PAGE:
She said she partly blames the Idaho Legislature for the increases and noted that she wrote her representatives multiple times during the legislative session earlier this year to no avail.
Members of the Idaho Legislature introduced a bill with a goal of decreasing property taxes by raising the sales tax, but it did not receive a hearing in the Senate before the session ended in March. The Legislature also passed one bill in 2021 aimed at decreasing property taxes by targeting and restraining city budgets. While there have been many calls for legislators to pass a bill indexing the homeowner’s exemption to current market values, those efforts have failed. The Legislature did pass a bill in 2021 increasing the exemption from $100,000 to $125,000 as a flat rate, but many lawmakers criticized the bill, saying it didn’t go nearly far enough to help homeowners with tax relief.
“It is really frustrating to me that the Legislature had the opportunity to try and fix this in a broad and substantial way, and they chose to focus on all sorts of other cultural issues that really don’t affect the everyday lives of Idahoans,” Gibson-Banducci said. “And meanwhile, those of us who are property owners or renters are going to pay the price.”
Gibson-Banducci thinks the valuation on her home in the McCall area is probably correct, but she plans to appeal the assessment of her condominium in Boise’s North End neighborhood, which went up 25%. She said the valuation of $421,800 is a much higher amount than comparable units, and she plans to appeal.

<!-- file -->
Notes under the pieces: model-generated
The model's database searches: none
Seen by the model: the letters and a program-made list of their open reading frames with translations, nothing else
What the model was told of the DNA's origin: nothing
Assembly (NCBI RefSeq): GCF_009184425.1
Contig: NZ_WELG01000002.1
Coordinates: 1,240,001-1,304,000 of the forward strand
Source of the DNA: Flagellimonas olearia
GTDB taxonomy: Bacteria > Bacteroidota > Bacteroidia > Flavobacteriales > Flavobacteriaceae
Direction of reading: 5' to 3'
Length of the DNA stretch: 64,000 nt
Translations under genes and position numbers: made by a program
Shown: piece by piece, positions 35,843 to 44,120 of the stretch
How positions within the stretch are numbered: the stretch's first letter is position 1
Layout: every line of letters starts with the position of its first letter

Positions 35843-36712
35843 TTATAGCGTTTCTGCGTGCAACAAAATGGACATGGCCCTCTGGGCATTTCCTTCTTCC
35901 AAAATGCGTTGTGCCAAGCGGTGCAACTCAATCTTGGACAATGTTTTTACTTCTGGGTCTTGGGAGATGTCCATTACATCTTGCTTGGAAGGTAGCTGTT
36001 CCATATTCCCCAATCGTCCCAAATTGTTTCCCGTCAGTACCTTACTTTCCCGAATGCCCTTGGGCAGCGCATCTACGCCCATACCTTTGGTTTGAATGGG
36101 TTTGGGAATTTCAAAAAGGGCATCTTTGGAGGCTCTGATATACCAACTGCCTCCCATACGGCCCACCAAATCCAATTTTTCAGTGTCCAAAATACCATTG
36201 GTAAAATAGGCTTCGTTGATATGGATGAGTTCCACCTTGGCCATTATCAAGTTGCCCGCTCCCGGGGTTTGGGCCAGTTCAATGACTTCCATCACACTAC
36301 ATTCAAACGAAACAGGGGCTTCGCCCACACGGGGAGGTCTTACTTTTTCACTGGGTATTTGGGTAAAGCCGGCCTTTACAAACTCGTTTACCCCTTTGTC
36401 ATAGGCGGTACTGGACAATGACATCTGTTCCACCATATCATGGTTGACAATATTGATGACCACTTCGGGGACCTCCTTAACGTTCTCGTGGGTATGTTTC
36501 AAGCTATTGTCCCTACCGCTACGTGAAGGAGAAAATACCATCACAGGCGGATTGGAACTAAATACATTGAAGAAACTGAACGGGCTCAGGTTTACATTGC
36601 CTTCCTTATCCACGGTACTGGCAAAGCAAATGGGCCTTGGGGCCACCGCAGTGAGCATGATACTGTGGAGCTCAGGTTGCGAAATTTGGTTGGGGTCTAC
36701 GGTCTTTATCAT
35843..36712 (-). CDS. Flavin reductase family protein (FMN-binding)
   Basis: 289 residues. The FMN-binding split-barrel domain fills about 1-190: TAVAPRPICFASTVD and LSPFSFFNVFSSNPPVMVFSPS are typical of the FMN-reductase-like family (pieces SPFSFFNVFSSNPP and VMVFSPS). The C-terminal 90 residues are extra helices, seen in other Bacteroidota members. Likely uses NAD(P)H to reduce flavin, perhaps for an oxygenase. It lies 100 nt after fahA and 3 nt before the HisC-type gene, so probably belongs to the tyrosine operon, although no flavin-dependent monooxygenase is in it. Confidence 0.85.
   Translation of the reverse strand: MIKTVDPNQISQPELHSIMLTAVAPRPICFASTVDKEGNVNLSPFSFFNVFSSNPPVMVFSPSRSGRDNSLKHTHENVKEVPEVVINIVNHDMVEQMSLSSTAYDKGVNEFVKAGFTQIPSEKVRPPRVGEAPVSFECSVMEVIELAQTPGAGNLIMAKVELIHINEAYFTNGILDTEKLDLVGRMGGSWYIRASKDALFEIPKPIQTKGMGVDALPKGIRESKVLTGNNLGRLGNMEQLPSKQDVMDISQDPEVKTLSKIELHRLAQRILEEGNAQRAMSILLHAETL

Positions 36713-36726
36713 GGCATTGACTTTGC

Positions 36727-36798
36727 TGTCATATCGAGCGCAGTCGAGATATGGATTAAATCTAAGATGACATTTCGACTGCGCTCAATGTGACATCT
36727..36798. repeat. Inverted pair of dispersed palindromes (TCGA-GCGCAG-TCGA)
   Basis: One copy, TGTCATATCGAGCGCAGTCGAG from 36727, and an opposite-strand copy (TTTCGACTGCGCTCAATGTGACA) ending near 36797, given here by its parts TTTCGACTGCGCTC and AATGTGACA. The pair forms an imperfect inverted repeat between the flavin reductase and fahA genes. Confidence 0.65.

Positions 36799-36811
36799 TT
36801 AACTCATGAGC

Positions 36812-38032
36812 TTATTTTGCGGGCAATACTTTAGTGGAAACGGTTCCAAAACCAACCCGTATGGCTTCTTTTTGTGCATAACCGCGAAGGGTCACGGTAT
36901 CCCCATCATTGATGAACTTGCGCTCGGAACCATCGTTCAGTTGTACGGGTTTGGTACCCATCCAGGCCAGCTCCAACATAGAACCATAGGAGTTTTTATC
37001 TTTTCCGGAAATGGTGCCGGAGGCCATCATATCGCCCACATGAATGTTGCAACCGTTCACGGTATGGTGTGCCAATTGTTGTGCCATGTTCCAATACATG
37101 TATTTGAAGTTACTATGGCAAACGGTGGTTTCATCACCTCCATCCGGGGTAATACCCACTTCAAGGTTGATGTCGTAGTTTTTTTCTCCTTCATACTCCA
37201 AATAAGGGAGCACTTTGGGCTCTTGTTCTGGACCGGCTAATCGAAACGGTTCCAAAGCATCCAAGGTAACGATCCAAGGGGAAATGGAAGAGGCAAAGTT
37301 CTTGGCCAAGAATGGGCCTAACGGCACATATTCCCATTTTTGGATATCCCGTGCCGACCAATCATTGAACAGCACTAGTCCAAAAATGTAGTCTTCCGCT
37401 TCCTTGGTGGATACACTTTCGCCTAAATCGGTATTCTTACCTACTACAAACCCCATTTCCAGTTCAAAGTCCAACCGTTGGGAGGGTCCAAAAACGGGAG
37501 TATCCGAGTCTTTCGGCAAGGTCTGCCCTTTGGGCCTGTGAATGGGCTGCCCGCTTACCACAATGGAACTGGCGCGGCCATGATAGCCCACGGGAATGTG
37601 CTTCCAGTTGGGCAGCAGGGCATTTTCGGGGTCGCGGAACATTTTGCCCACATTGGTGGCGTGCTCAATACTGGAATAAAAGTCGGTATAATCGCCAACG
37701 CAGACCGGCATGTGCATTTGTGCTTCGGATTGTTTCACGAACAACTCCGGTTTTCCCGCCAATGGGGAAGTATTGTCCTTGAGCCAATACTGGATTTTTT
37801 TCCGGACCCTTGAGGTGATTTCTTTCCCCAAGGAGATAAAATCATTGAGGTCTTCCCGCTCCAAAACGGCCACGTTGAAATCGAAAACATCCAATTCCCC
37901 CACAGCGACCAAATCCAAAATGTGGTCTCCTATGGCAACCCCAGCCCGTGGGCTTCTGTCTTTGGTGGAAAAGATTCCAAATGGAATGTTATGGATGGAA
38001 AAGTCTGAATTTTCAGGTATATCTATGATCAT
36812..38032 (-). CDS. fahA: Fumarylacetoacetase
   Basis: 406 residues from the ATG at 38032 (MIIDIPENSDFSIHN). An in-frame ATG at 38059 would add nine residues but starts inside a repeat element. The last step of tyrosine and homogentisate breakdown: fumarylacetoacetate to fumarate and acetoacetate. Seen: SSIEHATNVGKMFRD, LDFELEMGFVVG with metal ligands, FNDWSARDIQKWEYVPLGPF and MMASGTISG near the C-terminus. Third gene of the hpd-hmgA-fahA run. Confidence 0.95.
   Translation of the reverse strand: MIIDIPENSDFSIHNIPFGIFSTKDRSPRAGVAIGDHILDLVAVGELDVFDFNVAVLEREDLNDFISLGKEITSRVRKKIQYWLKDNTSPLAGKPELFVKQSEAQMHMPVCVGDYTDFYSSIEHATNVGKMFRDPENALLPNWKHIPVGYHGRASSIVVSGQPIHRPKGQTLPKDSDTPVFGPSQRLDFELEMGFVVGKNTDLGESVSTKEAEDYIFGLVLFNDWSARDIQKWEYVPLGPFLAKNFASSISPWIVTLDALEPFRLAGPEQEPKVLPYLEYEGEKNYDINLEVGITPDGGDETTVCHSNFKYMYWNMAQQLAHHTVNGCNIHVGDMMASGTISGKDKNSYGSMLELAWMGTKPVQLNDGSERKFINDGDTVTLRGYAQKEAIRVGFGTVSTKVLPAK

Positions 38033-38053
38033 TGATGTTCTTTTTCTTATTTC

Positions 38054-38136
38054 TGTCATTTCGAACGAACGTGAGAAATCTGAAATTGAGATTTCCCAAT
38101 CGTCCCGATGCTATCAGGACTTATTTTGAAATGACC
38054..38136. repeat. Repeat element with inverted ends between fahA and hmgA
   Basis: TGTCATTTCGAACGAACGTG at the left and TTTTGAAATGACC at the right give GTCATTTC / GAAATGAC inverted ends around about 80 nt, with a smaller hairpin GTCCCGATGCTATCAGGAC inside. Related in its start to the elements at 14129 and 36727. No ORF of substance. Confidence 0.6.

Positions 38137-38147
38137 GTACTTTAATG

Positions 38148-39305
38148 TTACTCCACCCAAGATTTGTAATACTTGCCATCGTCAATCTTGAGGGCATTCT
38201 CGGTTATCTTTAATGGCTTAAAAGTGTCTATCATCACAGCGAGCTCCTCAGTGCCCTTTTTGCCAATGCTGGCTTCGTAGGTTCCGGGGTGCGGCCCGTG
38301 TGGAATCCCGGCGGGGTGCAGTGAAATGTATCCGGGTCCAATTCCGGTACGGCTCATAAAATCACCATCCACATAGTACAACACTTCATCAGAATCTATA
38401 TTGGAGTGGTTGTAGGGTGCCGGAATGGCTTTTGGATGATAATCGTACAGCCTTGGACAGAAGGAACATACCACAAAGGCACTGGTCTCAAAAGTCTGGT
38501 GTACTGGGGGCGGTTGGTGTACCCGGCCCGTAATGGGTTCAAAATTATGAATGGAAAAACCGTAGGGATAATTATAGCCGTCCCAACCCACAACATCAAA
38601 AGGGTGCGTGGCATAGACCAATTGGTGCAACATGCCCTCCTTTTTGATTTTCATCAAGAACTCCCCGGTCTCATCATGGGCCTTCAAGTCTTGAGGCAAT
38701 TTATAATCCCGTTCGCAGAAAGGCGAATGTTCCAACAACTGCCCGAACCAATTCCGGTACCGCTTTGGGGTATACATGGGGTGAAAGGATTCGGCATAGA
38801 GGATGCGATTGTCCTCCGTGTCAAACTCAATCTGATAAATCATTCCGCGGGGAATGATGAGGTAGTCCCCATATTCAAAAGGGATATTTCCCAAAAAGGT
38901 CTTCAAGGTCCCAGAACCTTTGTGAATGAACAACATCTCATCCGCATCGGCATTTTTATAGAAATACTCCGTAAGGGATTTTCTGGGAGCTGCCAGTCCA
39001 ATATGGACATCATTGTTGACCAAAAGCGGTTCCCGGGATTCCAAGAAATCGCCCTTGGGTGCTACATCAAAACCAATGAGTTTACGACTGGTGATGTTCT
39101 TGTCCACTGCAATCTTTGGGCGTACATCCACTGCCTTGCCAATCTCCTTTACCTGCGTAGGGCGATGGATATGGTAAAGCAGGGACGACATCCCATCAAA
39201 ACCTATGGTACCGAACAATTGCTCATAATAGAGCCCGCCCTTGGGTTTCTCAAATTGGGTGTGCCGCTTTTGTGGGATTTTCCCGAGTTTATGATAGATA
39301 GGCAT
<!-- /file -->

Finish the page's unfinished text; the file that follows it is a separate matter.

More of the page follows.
That process isn’t easy, she said, because to get the most accurate data, she had to ask a few friends in the real estate business for the price of comparable sales in the right time frame.
“That doesn’t make a lot of sense to me that we have to go through a realtor to get the information,” Gibson-Banducci said.
Idaho is one of 10 states that does not have disclosure laws around real estate transactions, regardless of the type of property. The disclosures that are made are strictly voluntary or available to the assessor’s office through the Intermountain Multiple Listing Service. In Ada County, that amounts to enough data to make accurate appraisals, but it has potentially exacerbated the gap between property tax burdens for residences versus commercial property, for which sales data is much more difficult to obtain.
Assessment appeals high in Treasure Valley counties, low in others
Many more taxpayers in Ada County have appealed their valuation this month than at this time in 2021, according to McQuade. In 2021, 93 residents appealed with the county, the fewest in 22 years. As of Monday, McQuade said 195 residents had appealed. Generally speaking, appeals are successful about 25% of the time, he said, but he’s confident in the accuracy of this year’s valuations based on the available data for residential homes.
In Canyon County, Systems Analyst Steve Onofrei said 818 calls inquiring about property tax assessments have been recorded since the beginning of June, and while the county has received 79 requests to appeal the valuation, only five have been completed so far. Onofrei said those numbers are about average compared to prior years.
Anita Hymas, chief deputy assessor in Bannock County, said the office had fielded 436 calls since June 9, but only about 21 appeals have been filed so far.
“We are really trying to get to a lot of people and help them the best we can; we look over their assessments and make sure they don’t have any errors,” Hymas said.